Kentucky Hunger and Poverty Policy Questions

Please read these questions and let us know what your organization and others in the Bluegrass State are doing to move legislation and policy in a direction that helps those in need.

Virtually all states have budget deficits and extensive financial problems this year and beyond.  The states are also the custodians and administrators of multi billions of dollars of federal assistance programs. State policies related to hunger and poverty contain a great deal of state money that is in short supply right now but much more federal money that can grow as the use of the programs grows.

These state policy questions are meant to begin a conversation about how states can deliver more services to their citizens who are facing extreme long term unemployment, hunger, home foreclosures and loss of health insurance and pensions.  

Please read them and let us know what your organization and others in your state are doing to move legislation and policy in a direction that helps those in need, especially the poorest of the poor, the millions of new poor, seniors, returning vets, children and the homeless.

Our intention is to create a place on our website that will highlight policy actions that state based organizations are taking and how they are proceeding.  We also hope to host a WhyHunger State Policy Award for the best state policies in the U.S.A.

1) Kentucky has the fourth lowest per capita income in the United States. The average income per capita in the United States in 2009 was $26,209. Why is the income per capita so much lower ($21,803) in Kentucky?
2) Kentucky has some of the highest poverty rates in the country. 18.6% of its population lives in poverty, which includes 22.4% of its children and 10.3% of seniors. The percentage of the population living in extreme poverty is the 3rd highest in the nation. What is being done to address the serious problem of poverty in the state? Who is involved?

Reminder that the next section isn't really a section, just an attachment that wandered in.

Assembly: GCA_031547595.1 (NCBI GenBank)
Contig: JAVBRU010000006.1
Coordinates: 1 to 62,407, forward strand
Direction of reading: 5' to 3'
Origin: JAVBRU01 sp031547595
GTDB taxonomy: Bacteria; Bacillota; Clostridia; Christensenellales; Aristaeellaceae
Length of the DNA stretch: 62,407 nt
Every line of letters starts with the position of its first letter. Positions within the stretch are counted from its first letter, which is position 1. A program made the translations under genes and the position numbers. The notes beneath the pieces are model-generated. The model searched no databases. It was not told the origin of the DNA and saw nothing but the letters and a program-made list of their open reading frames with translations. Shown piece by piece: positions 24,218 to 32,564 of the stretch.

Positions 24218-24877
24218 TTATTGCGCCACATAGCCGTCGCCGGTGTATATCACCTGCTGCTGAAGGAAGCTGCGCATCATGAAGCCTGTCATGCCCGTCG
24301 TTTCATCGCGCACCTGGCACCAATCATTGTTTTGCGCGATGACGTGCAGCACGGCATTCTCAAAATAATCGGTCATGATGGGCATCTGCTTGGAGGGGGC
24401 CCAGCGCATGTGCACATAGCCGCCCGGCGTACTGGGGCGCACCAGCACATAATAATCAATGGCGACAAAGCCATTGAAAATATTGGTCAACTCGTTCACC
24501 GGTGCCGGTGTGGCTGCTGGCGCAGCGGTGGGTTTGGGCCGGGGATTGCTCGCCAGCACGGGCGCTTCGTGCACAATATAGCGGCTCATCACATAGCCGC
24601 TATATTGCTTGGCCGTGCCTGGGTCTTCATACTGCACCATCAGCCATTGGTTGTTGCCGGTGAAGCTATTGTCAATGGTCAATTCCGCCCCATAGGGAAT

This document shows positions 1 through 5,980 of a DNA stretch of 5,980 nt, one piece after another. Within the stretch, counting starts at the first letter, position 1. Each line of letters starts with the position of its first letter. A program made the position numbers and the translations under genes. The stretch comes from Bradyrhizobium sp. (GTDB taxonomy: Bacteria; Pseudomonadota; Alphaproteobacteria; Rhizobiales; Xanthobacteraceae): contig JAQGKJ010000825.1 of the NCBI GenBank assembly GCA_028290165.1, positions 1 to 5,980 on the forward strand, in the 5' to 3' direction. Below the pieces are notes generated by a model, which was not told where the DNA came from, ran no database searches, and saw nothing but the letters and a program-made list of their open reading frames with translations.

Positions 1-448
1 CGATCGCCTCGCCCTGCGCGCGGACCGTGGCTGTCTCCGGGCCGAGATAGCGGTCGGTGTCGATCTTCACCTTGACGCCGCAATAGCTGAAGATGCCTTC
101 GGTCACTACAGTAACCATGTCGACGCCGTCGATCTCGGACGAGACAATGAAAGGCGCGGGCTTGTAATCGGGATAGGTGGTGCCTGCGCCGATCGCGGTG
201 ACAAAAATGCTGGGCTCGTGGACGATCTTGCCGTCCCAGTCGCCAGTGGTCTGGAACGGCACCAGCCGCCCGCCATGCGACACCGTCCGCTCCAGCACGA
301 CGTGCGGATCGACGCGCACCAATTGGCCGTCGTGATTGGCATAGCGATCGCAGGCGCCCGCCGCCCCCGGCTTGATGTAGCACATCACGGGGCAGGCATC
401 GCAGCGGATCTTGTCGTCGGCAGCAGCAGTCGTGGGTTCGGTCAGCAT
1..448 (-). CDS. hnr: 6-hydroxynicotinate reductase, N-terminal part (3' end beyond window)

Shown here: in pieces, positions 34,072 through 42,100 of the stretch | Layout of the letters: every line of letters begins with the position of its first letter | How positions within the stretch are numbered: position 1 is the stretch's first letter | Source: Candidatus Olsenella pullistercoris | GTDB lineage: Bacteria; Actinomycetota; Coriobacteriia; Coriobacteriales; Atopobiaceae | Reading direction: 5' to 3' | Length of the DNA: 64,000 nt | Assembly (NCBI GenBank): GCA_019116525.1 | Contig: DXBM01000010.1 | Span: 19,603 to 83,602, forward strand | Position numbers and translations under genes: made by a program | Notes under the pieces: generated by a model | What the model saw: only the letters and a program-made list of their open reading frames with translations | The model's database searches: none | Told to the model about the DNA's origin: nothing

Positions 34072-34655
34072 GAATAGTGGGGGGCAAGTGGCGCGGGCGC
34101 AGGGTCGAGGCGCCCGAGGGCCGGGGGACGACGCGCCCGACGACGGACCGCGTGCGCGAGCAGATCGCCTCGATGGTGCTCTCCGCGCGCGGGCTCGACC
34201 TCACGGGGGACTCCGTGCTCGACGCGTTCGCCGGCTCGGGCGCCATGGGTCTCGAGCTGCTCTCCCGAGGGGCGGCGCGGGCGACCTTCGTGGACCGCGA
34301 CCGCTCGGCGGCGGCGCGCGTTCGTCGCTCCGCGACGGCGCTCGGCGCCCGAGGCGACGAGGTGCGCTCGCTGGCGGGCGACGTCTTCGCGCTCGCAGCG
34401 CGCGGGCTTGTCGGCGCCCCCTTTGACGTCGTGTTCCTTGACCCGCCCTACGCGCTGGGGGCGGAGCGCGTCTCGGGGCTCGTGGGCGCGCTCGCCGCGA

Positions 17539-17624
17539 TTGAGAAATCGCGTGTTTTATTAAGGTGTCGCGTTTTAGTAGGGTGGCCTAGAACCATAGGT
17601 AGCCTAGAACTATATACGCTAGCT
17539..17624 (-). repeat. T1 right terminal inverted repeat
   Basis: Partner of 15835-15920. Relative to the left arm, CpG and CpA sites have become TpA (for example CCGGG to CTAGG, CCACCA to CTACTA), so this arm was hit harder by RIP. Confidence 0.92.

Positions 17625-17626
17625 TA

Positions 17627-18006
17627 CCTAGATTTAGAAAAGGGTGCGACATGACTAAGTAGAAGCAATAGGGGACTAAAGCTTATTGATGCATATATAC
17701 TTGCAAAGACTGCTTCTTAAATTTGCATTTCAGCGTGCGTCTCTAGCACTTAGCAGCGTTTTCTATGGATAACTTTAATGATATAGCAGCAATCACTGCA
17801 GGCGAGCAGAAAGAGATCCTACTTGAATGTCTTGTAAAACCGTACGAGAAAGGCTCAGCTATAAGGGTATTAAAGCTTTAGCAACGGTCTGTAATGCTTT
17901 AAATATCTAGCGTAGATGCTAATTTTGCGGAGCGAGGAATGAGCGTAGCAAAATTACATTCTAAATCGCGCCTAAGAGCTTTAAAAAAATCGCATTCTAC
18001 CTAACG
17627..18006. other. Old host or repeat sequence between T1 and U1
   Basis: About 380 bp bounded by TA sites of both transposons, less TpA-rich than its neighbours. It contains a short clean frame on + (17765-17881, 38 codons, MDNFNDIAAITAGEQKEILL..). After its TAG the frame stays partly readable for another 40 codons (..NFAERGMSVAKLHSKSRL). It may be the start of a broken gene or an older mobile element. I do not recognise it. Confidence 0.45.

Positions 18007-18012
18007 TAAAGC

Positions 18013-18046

3) Even though food and prescription drugs are exempt from general state sales tax, the 6% tax applies to non-prescription medicine. Why is that? Is any effort being made to exempt non-prescription medicine from sales tax?
4) Kentucky has a high school completion rate that is about 10% below the national average of 85%. What is being done to insure that more children stay in school and earn their diplomas? Have any of these efforts been successful?
5) There is no state EITC program.  Is there any movement in the legislature or among organizations to introduce one?
6) Kentucky does not have a Shared Work Program.  Why not?  Is there any effort to bring one to the state?
7) 24.3% of jobs pay below the federal poverty line; this is above the national average of 22.2%.  Is there any effort to raise the minimum wage or introduce a living wage?
8) Kentucky has the highest rate of households served by LIHEAP, yet does not have a state LIHEAP.  Is there any effort being made to introduce a state LIHEAP?
9) Only 15% of families living below the federal poverty line receive TANF and there is no minimum heating benefit. Are there any plans to increase participation in TANF or instill a minimum benefit?
10) Kentucky has a very high participation rate for the SNAP Program among those eligible. Are there any special features of the program in your state that might account for this above average performance?
11) 31.5% of the population is obese. This is the 4th highest rate in the country. What is being done to combat this epidemic?
12) What other statewide policies or programs are you aware of that are helping to fight hunger and poverty, or are there any that are responsible for increasing it?

Please let us know what your organization and others in your state are doing to move legislation and policy in a direction to address these questions by contacting Executive Director and Co-Founder Bill Ayres at [email protected].  

Feel free to inform us of any mistakes we may have made in any of these questions. Also we would appreciate any comments on policies or statistics that might have been overlooked.